Part of upgrading software is compatibility testing. Enforcing a better RDBMS standard trumps keeping poor practices alive for ever.

  • Is there any chance that NO_BACKSLASH_ESCAPES could make it into this strict mode as well? I personally find this flag (or rather: not setting it) a major security risk when using MySQL and any other database from an application. In almost all other databases, backslashes in string literals have no special meaning.

    For the time being, we’re going to be adding such a flag to jOOQ as well, to keep users from needing to think about this…

    • There is some risk to merging NO_BACKSLASH_ESCAPES into STRICT mode:

      – mysqldump from all current versions uses backslashes as an escaping sequence (and explicitly sets its SQL mode to NO_AUTO_VALUE_ON_ZERO)

      – Since this disables backslash escape, importing mysqldump from earlier versions would fail πŸ™

      An alternative proposal would be to enable NO_BACKSLASH_ESCAPES by default (which would allow mysqldump to still work). But this would still have some complications as we would need to run it by our driver community, and make sure that each connector can offer an sql-mode aware escaping function.

      A good start to the transition would be to make sure all our tools (such as mysqldump) escape this way by default so that users can get used to it.

      • There’s probably a lot of risk in merging anything into STRICT mode πŸ™‚

        • Jess Balint

          Hey Lukas,

          You can set this with a normal statement to set the SQL mode on the session level. Connector/J provides a “sessionVariables” URL property that can also be used to set it immediately after making the connection.

          I don’t think client info would be an appropriate place to expose this. The client information is intended to be to identify an individual connection with client-specific context information.

          If you have any ideas on how to make this easier, let me know.

          • Hi Jess,

            So far, I haven’t had any ideas about how to make this any easier. I guess we’ll just query either the database directly, or the Connector/J specific API as Connector/J already caches that value… Hard to say what’s best, because that cache risks running stale…

      • Hmm, in fact, a jOOQ user made me aware of this interesting comment here:

        // Ignore sql_mode=NO_BACKSLASH_ESCAPES in current implementation.

        // Add introducer _utf8 for NATIONAL CHARACTER
        StringBuffer buf = new StringBuffer((int) (x.length() * 1.1 + 4));
        // [...]

        Found at (revision 1370).

        • Jess Balint

          Thanks. Guess we’ll have to fix that. πŸ˜‰ MySQL works great without NVARCHAR through.

          If you look at where that code is, you see it’s in setNString() which is used (according to the spec) to convert to a different character set. Connector/J already handles this in setString() depending on the character set of the connection.

          • Hi Jess, thanks for the reply. It’s probably not that bad, otherwise, people would’ve reported it more often. Few people probably really use those NCHAR / NVARCHAR types every day…

  • Simon J Mudd

    I seem to have found a gotcha in the 5.7 change which I assume was not expected by the developers. See:

    • Thank you for sharing here. I am trying to think of the correct behavior here; if the replication thread were to ignore these errors (accounting for mode changes) this could incorrectly lead users to believe their statements are safe for 5.7. If they then promote the 5.7 to a master, bad things will happen.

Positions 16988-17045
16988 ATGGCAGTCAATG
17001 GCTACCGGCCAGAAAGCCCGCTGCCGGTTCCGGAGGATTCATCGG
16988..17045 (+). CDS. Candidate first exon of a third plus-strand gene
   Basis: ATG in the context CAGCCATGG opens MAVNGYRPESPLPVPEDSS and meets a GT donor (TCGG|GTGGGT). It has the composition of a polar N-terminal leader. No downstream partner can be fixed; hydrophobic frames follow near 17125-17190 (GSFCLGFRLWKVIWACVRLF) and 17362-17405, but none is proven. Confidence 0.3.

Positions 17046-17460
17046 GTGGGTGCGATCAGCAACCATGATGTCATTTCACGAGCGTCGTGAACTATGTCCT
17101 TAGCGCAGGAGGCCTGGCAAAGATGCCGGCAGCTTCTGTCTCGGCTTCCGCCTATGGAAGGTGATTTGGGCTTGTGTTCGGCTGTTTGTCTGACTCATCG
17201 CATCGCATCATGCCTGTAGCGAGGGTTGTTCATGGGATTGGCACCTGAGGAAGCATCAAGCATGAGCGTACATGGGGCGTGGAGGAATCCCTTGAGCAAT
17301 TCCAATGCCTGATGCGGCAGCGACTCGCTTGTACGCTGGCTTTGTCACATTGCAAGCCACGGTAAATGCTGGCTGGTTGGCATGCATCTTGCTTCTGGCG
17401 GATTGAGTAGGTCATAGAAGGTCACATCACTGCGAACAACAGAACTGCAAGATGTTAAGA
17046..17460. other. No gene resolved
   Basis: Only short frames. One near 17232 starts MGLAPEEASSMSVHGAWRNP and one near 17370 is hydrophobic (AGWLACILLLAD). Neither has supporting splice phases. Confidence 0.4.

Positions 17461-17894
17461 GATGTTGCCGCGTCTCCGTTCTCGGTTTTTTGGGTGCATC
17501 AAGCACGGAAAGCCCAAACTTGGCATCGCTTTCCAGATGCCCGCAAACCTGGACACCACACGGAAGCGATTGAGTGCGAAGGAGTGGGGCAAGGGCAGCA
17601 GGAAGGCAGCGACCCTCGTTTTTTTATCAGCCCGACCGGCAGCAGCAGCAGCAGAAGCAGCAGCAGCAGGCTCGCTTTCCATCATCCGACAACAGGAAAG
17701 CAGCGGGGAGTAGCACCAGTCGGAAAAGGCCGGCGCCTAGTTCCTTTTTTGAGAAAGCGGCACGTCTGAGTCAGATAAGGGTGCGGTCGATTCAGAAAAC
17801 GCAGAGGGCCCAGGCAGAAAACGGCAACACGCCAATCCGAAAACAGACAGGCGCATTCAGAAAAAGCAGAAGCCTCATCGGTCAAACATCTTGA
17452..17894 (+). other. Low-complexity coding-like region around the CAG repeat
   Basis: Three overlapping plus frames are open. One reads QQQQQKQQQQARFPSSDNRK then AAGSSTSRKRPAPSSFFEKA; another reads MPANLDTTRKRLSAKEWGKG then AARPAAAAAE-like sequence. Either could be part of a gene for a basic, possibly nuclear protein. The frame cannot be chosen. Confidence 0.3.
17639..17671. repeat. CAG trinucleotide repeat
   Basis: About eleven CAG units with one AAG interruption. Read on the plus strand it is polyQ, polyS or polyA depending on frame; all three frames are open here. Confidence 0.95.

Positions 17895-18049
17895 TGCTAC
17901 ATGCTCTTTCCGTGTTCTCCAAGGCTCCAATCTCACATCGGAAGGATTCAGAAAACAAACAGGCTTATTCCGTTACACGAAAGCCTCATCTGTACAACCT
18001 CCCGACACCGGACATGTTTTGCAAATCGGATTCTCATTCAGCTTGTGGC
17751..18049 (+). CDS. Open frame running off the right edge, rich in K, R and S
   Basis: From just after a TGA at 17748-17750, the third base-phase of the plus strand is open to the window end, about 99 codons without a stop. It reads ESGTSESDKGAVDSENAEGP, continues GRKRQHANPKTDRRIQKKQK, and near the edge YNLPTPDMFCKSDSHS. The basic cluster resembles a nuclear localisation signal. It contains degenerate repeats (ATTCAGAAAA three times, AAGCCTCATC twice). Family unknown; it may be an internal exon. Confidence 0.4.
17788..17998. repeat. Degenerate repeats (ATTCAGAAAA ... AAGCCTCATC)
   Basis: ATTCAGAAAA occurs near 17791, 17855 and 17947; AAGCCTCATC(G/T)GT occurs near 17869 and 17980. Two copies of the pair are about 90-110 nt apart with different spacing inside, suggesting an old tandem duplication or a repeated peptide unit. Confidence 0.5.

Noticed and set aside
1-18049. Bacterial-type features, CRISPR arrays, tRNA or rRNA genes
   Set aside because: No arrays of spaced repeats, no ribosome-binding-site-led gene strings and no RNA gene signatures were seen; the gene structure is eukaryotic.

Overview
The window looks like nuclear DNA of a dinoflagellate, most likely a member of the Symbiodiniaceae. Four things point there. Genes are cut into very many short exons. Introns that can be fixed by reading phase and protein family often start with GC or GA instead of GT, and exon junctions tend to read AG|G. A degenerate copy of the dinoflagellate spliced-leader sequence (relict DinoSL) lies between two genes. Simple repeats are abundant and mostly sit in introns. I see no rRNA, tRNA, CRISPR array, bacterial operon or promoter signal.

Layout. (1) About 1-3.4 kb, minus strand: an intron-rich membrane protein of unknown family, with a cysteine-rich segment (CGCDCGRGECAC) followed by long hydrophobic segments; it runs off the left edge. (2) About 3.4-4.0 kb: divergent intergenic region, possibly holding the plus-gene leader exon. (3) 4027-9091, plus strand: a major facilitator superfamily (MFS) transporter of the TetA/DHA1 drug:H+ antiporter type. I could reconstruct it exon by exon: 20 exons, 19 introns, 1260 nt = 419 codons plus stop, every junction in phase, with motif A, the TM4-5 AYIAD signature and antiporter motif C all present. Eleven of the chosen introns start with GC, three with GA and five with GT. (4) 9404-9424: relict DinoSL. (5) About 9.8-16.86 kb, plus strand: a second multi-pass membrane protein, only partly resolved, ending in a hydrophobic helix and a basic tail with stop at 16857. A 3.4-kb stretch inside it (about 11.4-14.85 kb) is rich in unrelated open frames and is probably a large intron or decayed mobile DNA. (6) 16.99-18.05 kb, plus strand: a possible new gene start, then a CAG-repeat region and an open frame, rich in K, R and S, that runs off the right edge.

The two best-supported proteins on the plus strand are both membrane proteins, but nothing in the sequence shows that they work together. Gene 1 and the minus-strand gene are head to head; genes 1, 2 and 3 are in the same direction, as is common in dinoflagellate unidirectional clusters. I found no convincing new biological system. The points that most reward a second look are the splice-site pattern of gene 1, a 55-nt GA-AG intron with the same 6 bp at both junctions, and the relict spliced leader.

We will have to take a look at the bug report and decide on what action can be taken.

      • Simon J Mudd

        I think that often when new features have been added to MySQL sometimes more thought could have been taken for those people who _upgrade_ a replicated setup and thus can’t afford to turn off all systems to change them. I imagine that these are possibly larger installations where in theory the people managing these servers are aware of the issues and will work around them one way or another.

        They can be rather painful though.

        Things that affect me: use of the new separate undo tablespace or indeed 5.6’s separate temporary tablespace can only happen on a new server that’s been built from scratch. If doing inplace upgrades these features can not be added.

        In many cases this prevents me from using these features even though they are the features I “crave” for as the provide improved performance and more flexibility. is an example of a new feature in 5.6 which I’ve not used yet. The feature is good but there’s no safe way to enable it in 5.6 from a setup that’s currently running with the default setting.

        The feedback people may provide me is: “well dump the data, reimport it and then migrate to servers cloned off this new one.” The problem here is that it’s hard to interrogate a server to see if it’s been built one way or the other, and the required /etc/my.cnf would depend on that, so this would require very careful management of a group of servers undergoing such a change. On some systems dumping and reloading is not an option due to the size of the databases and the time this would take, but in many cases such as these new tablespace changes I could probably take a short (1 or 2 hours maximum) downtime of the server and get a program to rewrite or rearrange the tablespaces on the server to match the new intended layout. That would work but is not possible now and it would be for a much shorter period than a full dump + load.

        The sql_mode thing I’ve brought up is only a problem during migration, but I guess a lot of people will migrate and those migrating with STRICT_ALL_TRANS set are likely to be bitten by this. The problem is slightly different but the end result is the same. Planning for migration from version 5.X to 5.Y requires time on the part of the users doing such a migration but it seems to me that the Oracle developers involved in these new features perhaps need to talk more to the community about the impact of such a change so these new features can be adopted more easily and the cost of such adoption can be minimised where this is reasonably possible.

        So maybe it would be good to send them out into the field to get some more real life experience of the odd things that their users do with the MySQL software…